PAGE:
For many caravanners, organising walls for their awning or buying a full caravan annexe typically means organising a special tailor-made item. This reality doesn’t need to cause concern, though it will lighten your wallet by about $2000.
TRADITIONAL ANNEX OR AWNING WALLS?
Des Tebb of Victorian annex specialist Tebb’s Canvas said that most caravanners simply modified their rollout awnings into annexes by adding walls. He said the traditional annex with its own roof, walls, pegs, poles and ropes was largely a thing of the past.
Danny Smith of Australia Wide Annexes, Qld, agreed, saying when most people talked about buying an annex, they were really talking about installing walls under a rollout awning. The choice, he said, for most people came down to a choice between the types of walls: vinyl, canvas or shade walls.
CANVAS, VINYL OR SHADE
When it comes to annexes and awnings, there is a long-standing debate whether the best material for the purpose is canvas, vinyl or shade walls. Des Tebb said that no matter what you chose, the annex or awning walls would need to be tailor-made because the size of Australian-made vans varied, as did the length, width and the height that awnings were mounted.
Chris Greasley of Brisbane’s The Canvas Place said vinyl was very popular but warned, “If you use vinyl walls you’re going to have a lot of condensation and it would be hot. You may be better off having canvas as it breathes a little.” On the other hand, vinyl was about half the weight of canvas, Chris said. Australia Wide Annexes’ Danny Smith said their solution was to make annex walls that had the top two thirds made of canvas, with the lower third made of vinyl.
Danny said that meant the walls had the weight advantage of canvas, with a top section that breathed, while the heavier base encouraged the walls to hang better. The vinyl base, he said, was also more durable than canvas, dried quicker and was easy to clean. The Canvas Place’s Chris Greasley said shade walls, rather than a traditional annexe, were a good compromise, as they were generally good enough to keep most rain out, offered sun protection and provided a degree of privacy. Moreover, he said that because shade cloth allowed the breeze to flow through the walls, there was no need to worry about the expense of manufacturing them with windows. As for canvas, Tebb’s Canvas’ Des Tebb said it was advisable that owners of new canvas walls wet the seams to allow the stitching to swell and seal properly.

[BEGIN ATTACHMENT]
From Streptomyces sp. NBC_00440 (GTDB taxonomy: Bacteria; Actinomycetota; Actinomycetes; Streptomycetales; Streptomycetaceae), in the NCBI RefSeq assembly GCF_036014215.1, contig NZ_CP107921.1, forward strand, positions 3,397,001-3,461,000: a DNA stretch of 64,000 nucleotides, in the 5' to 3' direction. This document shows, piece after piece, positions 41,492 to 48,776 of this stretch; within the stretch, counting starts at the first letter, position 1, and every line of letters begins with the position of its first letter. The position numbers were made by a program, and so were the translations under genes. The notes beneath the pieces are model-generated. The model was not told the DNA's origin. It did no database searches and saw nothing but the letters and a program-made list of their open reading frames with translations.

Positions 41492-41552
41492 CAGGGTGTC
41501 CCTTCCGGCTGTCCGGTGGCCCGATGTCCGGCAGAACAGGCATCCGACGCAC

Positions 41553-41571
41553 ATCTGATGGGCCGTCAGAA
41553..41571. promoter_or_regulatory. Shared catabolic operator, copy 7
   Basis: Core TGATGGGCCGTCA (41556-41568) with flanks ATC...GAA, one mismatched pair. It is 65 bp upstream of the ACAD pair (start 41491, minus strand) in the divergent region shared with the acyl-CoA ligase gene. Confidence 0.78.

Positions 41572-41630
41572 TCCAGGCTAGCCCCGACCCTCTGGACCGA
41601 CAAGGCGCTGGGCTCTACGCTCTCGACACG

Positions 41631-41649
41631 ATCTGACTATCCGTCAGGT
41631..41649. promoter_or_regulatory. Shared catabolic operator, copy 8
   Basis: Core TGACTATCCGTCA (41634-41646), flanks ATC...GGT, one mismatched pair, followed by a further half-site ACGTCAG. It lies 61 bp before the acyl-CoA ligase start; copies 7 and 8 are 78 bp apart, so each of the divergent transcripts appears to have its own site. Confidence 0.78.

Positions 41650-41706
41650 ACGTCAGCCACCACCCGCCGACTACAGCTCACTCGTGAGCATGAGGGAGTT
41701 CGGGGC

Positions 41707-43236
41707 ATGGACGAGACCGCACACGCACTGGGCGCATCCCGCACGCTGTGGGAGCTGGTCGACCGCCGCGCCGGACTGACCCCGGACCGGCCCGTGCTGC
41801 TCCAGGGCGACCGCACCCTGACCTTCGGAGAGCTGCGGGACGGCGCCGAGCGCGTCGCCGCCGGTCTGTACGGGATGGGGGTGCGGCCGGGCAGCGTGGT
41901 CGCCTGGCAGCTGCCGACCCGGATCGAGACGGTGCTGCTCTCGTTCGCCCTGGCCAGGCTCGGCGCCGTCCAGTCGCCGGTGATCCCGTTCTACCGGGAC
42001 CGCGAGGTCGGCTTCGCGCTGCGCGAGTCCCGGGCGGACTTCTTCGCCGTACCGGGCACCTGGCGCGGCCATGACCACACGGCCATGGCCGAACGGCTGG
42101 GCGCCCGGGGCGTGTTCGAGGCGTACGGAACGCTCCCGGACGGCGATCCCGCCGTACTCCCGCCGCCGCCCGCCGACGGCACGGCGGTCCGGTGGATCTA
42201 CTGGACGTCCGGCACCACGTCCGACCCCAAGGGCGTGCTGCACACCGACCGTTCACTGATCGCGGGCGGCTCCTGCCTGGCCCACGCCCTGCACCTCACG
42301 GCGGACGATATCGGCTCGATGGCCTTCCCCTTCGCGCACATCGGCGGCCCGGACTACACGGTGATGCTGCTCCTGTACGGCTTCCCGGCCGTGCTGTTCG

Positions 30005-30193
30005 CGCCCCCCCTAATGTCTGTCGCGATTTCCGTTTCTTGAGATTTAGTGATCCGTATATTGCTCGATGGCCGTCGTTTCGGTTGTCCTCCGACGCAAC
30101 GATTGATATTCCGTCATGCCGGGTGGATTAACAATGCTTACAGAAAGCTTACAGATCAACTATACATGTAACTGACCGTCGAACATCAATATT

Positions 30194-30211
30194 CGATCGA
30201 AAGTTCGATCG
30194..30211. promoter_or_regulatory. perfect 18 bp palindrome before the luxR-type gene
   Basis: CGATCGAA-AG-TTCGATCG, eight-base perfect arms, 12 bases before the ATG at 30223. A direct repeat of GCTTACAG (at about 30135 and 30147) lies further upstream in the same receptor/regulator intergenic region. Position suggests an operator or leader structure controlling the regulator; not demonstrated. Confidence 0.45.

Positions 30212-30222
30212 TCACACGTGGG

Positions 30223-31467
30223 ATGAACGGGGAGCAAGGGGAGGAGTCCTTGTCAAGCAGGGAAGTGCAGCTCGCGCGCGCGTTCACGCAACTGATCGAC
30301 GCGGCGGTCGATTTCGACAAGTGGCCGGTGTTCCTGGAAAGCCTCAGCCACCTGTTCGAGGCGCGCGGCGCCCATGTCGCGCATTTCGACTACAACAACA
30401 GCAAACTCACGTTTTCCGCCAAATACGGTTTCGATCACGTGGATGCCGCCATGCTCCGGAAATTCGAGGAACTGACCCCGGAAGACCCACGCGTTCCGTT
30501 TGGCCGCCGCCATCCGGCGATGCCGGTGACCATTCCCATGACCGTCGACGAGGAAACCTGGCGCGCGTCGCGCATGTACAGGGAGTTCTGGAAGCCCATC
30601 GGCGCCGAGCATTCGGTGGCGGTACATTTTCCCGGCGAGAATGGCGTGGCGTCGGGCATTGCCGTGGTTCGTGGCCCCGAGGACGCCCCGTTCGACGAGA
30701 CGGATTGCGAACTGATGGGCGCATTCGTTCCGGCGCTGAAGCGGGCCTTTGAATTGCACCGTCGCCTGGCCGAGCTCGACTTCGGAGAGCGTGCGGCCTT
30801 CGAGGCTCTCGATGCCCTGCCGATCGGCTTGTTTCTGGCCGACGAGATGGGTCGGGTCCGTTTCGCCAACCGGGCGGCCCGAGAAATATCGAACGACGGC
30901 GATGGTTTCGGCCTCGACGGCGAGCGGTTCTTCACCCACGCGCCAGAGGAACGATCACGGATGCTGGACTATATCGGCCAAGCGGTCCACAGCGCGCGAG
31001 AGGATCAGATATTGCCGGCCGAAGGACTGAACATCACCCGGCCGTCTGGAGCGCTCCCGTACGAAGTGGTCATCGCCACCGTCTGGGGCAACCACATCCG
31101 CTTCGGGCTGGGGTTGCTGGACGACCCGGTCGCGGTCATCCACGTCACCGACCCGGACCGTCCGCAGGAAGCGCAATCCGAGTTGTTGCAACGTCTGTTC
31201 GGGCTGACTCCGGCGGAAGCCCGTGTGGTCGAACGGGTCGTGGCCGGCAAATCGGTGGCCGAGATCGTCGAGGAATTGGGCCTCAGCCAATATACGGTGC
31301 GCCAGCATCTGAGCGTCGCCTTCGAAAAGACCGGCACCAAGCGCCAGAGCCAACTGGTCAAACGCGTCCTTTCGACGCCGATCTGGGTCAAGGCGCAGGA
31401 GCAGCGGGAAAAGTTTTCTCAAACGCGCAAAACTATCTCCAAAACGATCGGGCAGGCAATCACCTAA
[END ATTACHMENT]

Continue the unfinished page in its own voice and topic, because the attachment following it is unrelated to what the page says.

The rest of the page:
COLOUR, LAYOUT AND SUPPORT SYSTEMS
Of the things that matter in relation to annexes and awning walls, Des Tebb said after the size, buyers should consider colour and whether the annex or walls needed to be plain or striped. Generally, however, the colour of the canvas or vinyl has no impact on the price, though walls with horizontal strips does bump up the price slightly because of a different manufacturing process, according to Des. Layout is often the next consideration and includes the position and number of windows and doors, the presence of internal walls, porch areas, or additional rooms or even en-suites extending beyond the awning. Layout-wise, Des and other manufacturers recommend flared annex walls as essential to most designs. That’s because they provide more floor space and assist with rainwater runoff.
When it comes to layout and design, the word is to check what’s included in the box. Some annex systems include screened doors, clear plastic windows with mesh and canvas overlays, while others are more basic kits offering screens for doorways and the like as options. Chris Greasley said anyone looking to have an awning made should always have zips in the openings and corners rather than Velcro because zips make assembling the walls quicker and easier. In terms of support systems, Chris prefers an annex pole arrangement with clips rather than attaching walls to awning de-flapper kits. In his opinion, poles attached with clips require less physical effort.
VENTING THE PROBLEM
One issue that is sometimes overlooked when considering an annex or enclosing the awning is the need for adequate ventilation. Steve Van Schagen of Sunbuster, Qld, a company that provides caravan shades and awning, explained that Australian Standards relating to annexes and enclosed awnings prevented caravan owners from interfering with “cross flow ventilation”. These regulations might prevent anybody from buying walls for their awning or an annex if they have a door, fridge or rangehood venting into that part of the van, or a gas outlet for a barbecue underneath the rollout awning.
It’s a complex problem. Stuart Lamont, CEO of the Caravan Industry Association of Australia, said caravanners must remember that Australian Standards require “all enclosed areas must have adequate ventilation to prevent the build-up of products of combustion”. Australian Wide Annexes’ Danny Smith said annex and wall manufacturers were now reluctant to install walls or an annex to caravans that has gas appliances, such as fridges, venting to the nearside (or awning side) because the manufacturer could be fined $2000 for breaching the regulations. He said these regulations applied to canvas, vinyl, or shade walls and mesh screens.
When it came to quality shade walls for caravans, buyers should look for a product that quoted a high sun protection factor as per the Australian Standards. That factor indicates the level of UV radiation protection that the fabric provides.
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